Jackie Hoffman, Kelly
photo by Hunter Canning
Fruma-Sarah (Waiting In
mention of the New York City’s own wildly popular actress and comedian Jackie
Hoffman – she of 1000 facial expressions, bodily quirks, a score of well-placed
adlibs, and a mesmerizing voice that takes you prisoner with a waterfall of
precisely enunciated words – signals that somewhere lurking around a corner is
yet another not-to-missed Hoffman Happening.
good news for Hoffman lovers is that the ever-glorious and incandescent
Hoffman, along with fellow actress Kelly Kinsella, is back in the saddle again,
and currently chewing up the scenery in E. Dale Smith’s two-handed serio-comedy
Fruma-Sarah (Waiting In The Wings), at the Chelsea-based Cell Theatre 338 West 23rd Street through July
after spending some two pre-pandemic years Off-Broadway (2018-2020) playing the
role of Yentle in the Joel Gray directed Yiddish production of Fiddler On The
Roof, first at the Museum of Jewish Heritage, and then at Stage 42, Hoffman has
returned to the neighborhood of Fiddler. This time as Fruma-Sarah, the late
wife of the town’s butcher Lazar Wolfe.
For those who
do not remember Fruma-Sarah – even I had to refresh my memory – Fruma, appears
in Fiddler at the end of act one, as part of Tevye’s dream. Returning from the
grave, for all of three minutes, Fruma makes a show-stopping, high above the
stage, mid-air appearance. Upon hearing that Tevye’s youngest daughter, the
twenty-year-old Tzeitel is to marry her late husband Lazar, she terrorizes
Tevye by threatening to come to his daughter at night, and take her “by the
this conceit, playwright Smith has turned Fruma-Sarah’s three-minute fly-in and
fly-out role in Fiddler into a 75-minute, intermissionless play, in which a
crazily swathed Hoffman, looking much like the Madwoman of Chaillot (thanks to
the keen eye of costumer Bobby Goodrich), is seen waiting backstage for her cue
to take to take to the stage.
wait, which is the entire play, Hoffman, playing Ariana Russo, an aging actress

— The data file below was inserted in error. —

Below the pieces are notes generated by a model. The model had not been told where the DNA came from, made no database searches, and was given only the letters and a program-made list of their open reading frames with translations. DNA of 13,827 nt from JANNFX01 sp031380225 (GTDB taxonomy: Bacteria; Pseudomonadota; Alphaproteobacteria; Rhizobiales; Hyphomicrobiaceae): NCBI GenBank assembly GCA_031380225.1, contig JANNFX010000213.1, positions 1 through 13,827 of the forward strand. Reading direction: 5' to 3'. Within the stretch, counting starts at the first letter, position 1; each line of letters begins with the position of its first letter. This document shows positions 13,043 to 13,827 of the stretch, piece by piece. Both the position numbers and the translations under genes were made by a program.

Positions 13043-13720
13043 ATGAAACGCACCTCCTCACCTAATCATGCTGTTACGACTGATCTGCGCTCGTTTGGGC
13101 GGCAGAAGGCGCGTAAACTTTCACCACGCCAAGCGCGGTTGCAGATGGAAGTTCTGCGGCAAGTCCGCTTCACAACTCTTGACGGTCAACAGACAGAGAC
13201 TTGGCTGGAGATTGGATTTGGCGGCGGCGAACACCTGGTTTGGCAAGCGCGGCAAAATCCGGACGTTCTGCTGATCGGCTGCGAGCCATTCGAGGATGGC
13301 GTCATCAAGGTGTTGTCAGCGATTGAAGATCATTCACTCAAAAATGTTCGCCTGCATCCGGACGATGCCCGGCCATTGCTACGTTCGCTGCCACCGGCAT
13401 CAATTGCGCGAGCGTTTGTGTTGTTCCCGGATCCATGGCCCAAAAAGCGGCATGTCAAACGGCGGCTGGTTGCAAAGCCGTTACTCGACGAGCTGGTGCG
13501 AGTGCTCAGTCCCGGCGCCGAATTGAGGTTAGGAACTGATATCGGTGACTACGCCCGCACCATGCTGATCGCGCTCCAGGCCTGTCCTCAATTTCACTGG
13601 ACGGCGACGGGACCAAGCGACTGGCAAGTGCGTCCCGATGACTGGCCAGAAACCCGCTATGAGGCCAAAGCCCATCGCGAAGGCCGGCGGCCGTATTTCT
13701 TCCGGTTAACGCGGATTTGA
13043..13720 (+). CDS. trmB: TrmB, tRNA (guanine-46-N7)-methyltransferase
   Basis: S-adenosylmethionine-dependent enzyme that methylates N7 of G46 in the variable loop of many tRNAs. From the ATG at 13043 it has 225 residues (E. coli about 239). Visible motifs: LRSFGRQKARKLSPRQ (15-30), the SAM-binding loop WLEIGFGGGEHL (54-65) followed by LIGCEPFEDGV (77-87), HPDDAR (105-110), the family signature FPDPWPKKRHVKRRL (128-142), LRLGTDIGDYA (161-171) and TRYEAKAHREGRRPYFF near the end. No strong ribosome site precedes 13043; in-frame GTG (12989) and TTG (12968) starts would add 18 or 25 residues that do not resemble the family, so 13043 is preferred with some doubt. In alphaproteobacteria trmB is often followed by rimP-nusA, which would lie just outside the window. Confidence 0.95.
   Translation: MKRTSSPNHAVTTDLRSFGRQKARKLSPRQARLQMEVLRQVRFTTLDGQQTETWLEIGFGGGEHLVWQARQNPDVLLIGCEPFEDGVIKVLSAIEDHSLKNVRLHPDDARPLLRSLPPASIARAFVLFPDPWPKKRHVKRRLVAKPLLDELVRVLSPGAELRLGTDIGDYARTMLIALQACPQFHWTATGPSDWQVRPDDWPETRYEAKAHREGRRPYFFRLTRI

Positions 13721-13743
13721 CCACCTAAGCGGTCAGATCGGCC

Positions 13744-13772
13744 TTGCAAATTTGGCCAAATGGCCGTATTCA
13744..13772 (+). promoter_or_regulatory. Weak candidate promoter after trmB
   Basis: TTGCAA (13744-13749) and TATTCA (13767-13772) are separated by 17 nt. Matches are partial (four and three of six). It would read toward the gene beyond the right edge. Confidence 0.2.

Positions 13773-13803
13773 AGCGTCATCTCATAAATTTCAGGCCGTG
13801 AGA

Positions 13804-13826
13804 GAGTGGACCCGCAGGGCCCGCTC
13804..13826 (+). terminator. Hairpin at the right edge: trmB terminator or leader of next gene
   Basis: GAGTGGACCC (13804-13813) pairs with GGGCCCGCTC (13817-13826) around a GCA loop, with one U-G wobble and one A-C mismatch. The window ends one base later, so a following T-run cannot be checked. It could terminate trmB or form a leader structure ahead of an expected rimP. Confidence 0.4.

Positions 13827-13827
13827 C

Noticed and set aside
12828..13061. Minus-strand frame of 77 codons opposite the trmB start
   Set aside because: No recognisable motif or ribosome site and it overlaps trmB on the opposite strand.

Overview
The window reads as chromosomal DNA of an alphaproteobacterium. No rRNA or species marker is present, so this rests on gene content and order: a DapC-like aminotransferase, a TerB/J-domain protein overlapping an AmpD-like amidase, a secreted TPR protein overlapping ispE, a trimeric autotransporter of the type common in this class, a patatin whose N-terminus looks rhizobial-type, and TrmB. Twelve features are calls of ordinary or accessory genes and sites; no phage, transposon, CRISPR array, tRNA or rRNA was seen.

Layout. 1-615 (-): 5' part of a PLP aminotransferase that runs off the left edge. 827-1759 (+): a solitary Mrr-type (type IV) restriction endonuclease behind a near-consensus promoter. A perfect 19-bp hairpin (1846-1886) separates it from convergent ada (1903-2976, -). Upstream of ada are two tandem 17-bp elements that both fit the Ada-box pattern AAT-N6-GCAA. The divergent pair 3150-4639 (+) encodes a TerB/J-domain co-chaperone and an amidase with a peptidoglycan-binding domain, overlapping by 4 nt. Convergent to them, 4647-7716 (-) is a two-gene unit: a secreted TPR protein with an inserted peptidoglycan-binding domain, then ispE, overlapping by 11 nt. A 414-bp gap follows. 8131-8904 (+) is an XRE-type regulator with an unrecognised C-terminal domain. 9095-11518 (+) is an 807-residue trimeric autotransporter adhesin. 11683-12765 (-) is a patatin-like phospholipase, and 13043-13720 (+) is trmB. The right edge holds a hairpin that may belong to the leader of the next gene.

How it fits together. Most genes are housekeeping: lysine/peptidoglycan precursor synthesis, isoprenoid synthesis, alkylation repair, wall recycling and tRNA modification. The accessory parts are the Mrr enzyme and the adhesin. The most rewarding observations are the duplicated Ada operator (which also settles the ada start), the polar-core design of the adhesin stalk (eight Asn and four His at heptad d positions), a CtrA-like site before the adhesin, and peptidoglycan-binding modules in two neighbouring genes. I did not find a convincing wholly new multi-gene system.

(she is a real estate agent when she isn’t on stage) is seen sitting backstage
at a New Jersey community theater. She is tethered to a fly-system by Margo
(the wonderful Kelly Kinsella whose role as Adrian’s backstage keeper, and for
purposes of this play, her foil). It is Margo’s job to see that Ariana remains
safe, sober and quiet while waiting for her cue to go on.
taking nips of bourbon from a silver flask, which she tries to hide in the
folds of her gown from Margo, Ariana recounts her life in a series of wit and wisdom
monologues, many of which rely heavily for their effectiveness, on Hoffman’s
sure-fire delivery. Along the way, casually tossed about, are a litany of her
thoughts and observations on Jews, millennials, Facebook, Trump supporters,
gays, past and current cast members, people best encountered one at a time, and
her ten-minute walk-on in a production of Ragtime.
turning inward, with a bit crying in her bourbon, we also hear about her two
failed marriages (one husband, who she is still friends with, left her for
Mateo, his young male protégé), her one-bedroom apartment filled with IKEA
furniture, her early theatrical successes which have now dwindled down to near
nothing, and her ruptured relationship with her daughter. The latter due to a
speech Ariana gave at her daughter’s wedding in which announces for all to hear
that her daughter “needs to be sure that her husband is not a fairy.” This one
had the audiences just about peeing in their pants.
FRUMA-SARAH (WAITING IN
THE WINGS) runs July 1 - 25, Tuesday – Friday at 8pm,
Saturday at 5pm & 8pm and Sunday at 4pm. Running time is 75 minutes, no
intermission. Patrons are required to show proof of vaccination upon arrival
and follow all current city, state and theatrical union mandated Covid safety
protocols. Tickets are $35 - $57, available at www.SpinCycleNYC.com. Tickets are all general admission, with the
least expensive tickets available on a first come, first served basis -- or pay
a bit more and support the artists and organizations involved.